We’re really moving in a positive direction when it comes to bringing attention to the realities of mental illness. For too long, it existed as one of the things we didn’t talk about. Thankfully, more and more of us are getting active in our desire to help end the stigmas around mental illness. Recently, the fourth annual Bell Let's Talk Day invited Canadians to join the conversation and help end the stigma around mental illness. Impressively, over 5 million dollars was raised for critical services that help Canadians with mental illness.
Now, Clara Hughes – Bell’s Let’s Talk Spokesperson for Mental Health and Olympic Champion, began a bike ride (Clara’s Big Ride) around Canada on March 14, 2014, to raise more awareness and encourage active participation to eliminate stigmas about mental illness. She plans to cover 12,000 km in 110 days and will make a stop in Edmonton on June 1, 2014. By visiting Clara's Big Ride, you can track her ride, donate to the cause and find out details about her stop in Edmonton.
To support Clara’s Big Ride, The Support Network, a United Way Funded Partner, and Community Champion for Edmonton, has partnered with the Canadian Mental Health Association Edmonton Region in the initiation of a new yearly campaign called the Move4MentalHealth. From now, until June 1, 2014, you are encouraged to get active, have fun and raise money for the mental health support services in your community.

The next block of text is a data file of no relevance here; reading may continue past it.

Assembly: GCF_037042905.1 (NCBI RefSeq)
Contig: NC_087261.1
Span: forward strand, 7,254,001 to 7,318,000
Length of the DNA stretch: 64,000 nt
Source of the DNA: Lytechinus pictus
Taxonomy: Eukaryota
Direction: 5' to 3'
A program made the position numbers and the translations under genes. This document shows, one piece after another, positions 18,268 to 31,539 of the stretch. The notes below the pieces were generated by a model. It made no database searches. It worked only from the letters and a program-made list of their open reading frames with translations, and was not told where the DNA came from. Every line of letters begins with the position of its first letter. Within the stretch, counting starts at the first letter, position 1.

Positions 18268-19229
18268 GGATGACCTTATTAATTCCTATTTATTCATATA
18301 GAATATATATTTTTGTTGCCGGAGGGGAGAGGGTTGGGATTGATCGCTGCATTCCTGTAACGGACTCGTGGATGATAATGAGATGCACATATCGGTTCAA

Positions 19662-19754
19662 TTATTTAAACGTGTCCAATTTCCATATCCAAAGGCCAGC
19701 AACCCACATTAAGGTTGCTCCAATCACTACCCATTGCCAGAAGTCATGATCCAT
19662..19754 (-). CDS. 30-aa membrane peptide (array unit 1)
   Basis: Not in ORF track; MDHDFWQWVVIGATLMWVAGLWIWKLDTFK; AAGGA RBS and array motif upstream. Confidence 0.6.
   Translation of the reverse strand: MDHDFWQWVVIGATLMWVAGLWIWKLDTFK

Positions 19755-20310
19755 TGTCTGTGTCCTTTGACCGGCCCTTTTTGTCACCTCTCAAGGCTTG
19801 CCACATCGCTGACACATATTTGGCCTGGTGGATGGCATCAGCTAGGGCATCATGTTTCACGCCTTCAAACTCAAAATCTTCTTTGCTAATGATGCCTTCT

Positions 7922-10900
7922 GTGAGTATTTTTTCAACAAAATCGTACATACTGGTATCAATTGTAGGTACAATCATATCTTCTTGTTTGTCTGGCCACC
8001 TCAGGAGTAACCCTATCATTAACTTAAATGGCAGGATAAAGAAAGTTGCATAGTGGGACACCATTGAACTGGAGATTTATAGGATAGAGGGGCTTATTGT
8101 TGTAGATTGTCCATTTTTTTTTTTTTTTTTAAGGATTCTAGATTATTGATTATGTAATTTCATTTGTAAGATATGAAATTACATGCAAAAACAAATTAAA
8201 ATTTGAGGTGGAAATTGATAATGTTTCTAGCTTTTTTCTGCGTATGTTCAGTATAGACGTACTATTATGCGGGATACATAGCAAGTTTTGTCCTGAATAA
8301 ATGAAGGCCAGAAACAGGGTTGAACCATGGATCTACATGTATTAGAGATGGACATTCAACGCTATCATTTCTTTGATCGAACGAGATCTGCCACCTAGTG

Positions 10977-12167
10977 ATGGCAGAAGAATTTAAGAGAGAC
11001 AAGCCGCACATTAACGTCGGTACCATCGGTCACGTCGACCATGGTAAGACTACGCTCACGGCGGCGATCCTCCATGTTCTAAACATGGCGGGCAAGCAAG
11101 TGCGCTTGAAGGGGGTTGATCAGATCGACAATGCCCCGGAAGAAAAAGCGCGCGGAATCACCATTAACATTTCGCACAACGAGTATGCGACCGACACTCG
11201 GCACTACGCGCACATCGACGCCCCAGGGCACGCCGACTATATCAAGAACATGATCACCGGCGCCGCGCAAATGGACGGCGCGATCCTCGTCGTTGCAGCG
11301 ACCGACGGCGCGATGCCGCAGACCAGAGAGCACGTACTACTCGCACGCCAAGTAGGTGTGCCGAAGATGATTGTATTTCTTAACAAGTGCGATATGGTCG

Campaigns like Bell Let’s Talk Day, Clara’s Big Ride and Move4MentalHealth are important because mental health is fundamental to our overall health and well-being. We know, unfortunately, many people living with mental illness still face many barriers over their lifetime. Stigma & discrimination towards mental illness often prevents people from accessing adequate supports, education and employment which can lead to drug addiction, poverty and even loss of life.
According to Health Canada, in any given year, one in five people in Canada experiences a mental health problem or illness. Mental illness affects everyone, either personally or through family, friends and colleagues. Educating the public about mental illness is a first step toward reducing the stigma and encouraging greater acceptance and understanding of mental illness.
We are fortunate to have a variety of great mental health services in our community. You can call “211” at any time for information about any mental health resources. Further, if you require immediate assistance, the Distress Line, a program through The Support Network runs 24/7. You can reach the Distress Line by dialling (780) 482 – HELP (4357).